A reduction is always called for when pension insurance reserves exceed 1.5 months’ expenditure.
At the end of may, 27.9 billion euros were in reserve. The equivalent of 1.57 months. Premium income was up 1.1 percent compared to the same month last year. And this despite the fact that the pension contribution was reduced at the beginning of the year from 19.6 to 18.9 percent of gross income. With a gross income of 3000 euro per month, this resulted in a relief of 10.50 euro. In 2011, the contribution rate was still 19.9 percent.
Last year, the good economic situation and the employment boom gave the statutory pension insurance fund its biggest financial cushion ever. At the end of 2012, the backlog had climbed to 29.4 billion euros.
In the draft budget of federal finance minister wolfgang schauble (CDU), there is a hint that the pension contribution could drop next year. At the same time, it is made clear that this will not be concretely determined until the fall. Speculation was already rife about a reduction to 18.7 percent.
Additional spending on pension insurance is on the horizon: if the CDU/CSU wins the election, it wants to improve pensions for elderly mothers and people with reduced earning capacity. This costs billions. Schauble said: "it is clear that the scope for reducing contributions will not become any greater as a result of the mother’s pension."Chancellor angela merkel (CDU) had already made similar remarks.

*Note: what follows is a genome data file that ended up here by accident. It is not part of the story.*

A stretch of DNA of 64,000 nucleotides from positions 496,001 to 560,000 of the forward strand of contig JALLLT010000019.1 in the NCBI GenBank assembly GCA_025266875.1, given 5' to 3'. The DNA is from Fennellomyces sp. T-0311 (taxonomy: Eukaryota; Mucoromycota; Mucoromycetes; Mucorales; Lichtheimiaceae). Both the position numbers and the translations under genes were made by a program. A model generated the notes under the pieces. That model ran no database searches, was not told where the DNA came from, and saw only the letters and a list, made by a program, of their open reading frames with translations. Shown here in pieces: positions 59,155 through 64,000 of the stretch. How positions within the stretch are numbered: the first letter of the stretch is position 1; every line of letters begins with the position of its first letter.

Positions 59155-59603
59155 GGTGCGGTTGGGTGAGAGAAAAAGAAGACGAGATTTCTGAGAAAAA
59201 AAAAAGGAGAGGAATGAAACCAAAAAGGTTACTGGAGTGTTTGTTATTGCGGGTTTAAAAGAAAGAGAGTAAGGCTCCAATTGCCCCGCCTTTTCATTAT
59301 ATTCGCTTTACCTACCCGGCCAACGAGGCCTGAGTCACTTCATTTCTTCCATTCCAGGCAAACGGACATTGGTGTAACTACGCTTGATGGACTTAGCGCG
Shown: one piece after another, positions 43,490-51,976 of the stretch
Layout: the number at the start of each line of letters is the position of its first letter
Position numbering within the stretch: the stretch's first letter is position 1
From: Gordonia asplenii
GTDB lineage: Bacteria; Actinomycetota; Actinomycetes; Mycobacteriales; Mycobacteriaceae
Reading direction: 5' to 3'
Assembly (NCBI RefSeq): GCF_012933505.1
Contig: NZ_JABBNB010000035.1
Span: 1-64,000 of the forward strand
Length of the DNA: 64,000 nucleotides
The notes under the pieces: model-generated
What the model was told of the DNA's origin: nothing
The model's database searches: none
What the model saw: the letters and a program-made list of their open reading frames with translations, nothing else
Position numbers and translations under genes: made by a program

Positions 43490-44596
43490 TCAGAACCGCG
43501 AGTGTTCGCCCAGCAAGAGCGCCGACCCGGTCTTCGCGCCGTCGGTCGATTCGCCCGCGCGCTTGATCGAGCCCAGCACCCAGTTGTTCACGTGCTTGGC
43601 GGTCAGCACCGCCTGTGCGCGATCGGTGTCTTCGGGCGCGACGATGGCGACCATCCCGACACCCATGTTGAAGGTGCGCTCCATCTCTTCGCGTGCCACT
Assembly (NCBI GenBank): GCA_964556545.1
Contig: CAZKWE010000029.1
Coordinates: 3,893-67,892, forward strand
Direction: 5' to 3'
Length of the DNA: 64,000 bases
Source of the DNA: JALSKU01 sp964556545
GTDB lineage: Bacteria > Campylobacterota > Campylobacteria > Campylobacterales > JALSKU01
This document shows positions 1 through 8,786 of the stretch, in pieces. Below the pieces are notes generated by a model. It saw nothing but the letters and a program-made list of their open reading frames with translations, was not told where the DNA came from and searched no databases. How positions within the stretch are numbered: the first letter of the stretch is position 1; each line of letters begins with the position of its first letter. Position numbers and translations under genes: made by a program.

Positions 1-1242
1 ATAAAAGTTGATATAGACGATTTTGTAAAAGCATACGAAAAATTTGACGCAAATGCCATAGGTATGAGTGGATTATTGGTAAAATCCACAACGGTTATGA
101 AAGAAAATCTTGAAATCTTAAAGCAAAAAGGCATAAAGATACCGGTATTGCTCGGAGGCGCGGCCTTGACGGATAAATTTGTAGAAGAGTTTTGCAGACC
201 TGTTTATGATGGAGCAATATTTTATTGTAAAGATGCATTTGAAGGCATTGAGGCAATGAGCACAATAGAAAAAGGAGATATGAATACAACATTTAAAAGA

The pension expert and vice-chairman of the FDP parliamentary group, heinrich kolb, considers a reduction in pension contributions to be imperative: "if there is room for maneuver, there must be a reduction," he told dpa. This would relieve the burden on employees and companies, and create more employment. He rejected any intervention in the automatic lowering system.
Left-wing party leader bernd riexinger called for a possible reduction in contributions to be abandoned, as did the german federation of trade unions (DGB). "Anyone who lowers the pension contribution for the third time in a row is at the same time shortchanging the pensions of future generations," said DGB executive board member annelie buntenbach. She campaigned for a "contribution reduction brake".
Employers disagreed: "it is not only mandatory by law, but also urgently necessary that the contribution rate be lowered when the pension insurance reserves exceed the maximum limit. All experience shows that high social security reserves only lead to short-sighted additional expenditures," countered the employers’ association BDA.
The president of the social association sovd, adolf bauer, called for an end to the debate on a further contribution cut. Millions of pensioners are waiting for urgently needed benefit improvements.